“It was always there, I believe,” Trevor replied, relieved to at last get a chance
to speak about his life's work. “But, sadly, apart from some dabbling in my
teens, I only truly embraced my calling a few years ago.”
“Oh, I can so relate.” Alexa, too, had attempted writing as a youth – angst-ridden journal entries, mostly – but had only recently gotten serious about it. “It takes a measure of maturity, don’t you think?”
Trevor agreed wholeheartedly.
“I’m still very much an amateur, though – “
“My dear Alexa, we all are! And what a beautiful thing that is. Did you know the
word derives from the Latin amare, for love? An amateur, therefore, is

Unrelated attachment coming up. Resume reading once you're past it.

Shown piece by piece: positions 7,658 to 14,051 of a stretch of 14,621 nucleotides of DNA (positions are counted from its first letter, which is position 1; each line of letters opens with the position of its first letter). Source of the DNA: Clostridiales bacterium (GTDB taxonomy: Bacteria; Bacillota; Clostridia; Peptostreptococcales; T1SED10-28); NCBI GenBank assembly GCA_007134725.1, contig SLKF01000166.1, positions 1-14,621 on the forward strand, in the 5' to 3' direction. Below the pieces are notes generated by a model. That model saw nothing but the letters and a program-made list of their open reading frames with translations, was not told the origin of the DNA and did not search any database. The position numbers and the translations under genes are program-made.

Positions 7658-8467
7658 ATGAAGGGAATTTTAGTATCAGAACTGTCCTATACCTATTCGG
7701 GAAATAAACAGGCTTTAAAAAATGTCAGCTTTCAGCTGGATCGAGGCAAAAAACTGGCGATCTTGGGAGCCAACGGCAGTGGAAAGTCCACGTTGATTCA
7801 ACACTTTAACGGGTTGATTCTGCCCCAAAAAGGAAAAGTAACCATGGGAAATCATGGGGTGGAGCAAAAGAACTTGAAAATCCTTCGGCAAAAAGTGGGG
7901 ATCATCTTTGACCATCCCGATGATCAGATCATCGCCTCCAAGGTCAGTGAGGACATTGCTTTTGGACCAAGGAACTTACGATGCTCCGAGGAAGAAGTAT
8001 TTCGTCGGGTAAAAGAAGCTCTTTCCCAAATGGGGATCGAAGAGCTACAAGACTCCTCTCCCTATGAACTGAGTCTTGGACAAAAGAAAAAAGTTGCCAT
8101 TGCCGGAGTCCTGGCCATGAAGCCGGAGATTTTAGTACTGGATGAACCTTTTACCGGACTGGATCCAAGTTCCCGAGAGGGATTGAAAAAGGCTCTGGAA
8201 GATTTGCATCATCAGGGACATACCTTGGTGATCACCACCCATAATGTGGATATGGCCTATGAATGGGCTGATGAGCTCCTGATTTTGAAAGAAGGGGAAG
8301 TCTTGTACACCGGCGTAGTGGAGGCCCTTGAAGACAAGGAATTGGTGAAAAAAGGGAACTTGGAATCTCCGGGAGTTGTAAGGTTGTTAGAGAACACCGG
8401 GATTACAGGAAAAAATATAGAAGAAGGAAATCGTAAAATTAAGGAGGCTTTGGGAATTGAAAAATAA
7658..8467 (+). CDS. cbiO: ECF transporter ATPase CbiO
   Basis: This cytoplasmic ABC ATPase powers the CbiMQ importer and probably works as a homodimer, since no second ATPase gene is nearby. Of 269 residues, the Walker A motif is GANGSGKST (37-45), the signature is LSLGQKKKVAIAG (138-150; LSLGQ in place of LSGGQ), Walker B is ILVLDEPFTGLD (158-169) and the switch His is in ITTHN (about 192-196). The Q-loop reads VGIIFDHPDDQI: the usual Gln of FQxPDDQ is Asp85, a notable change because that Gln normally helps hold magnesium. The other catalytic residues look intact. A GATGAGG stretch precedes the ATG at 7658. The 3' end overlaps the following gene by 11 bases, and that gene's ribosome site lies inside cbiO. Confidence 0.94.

someone who does something purely for the love of it.” Trevor had picked up
this tidbit from a linguistics professor a while back. The guy had been a font
of useful information during the hours of his slow torture. “I wouldn’t have it
any other way.”
This thrilled Alexa no end. She loved how writers picked up little things like that in the course of their work. “Oh, Trevor, that’s beautiful! I have to confess,
though – “
"I told this to my therapist once and he just didn’t get me, you know?" she laughed self-consciously at the memory. "Don't worry, I got rid of him after that."
Something else they had in common! Trevor nodded eagerly for her to continue.
“Well, I sometimes fantasize about becoming famous, like the greats. Of being discovered. It sounds silly, but – “
“Not at all!” The walls of Trevor’s apartment were adorned with pictures of his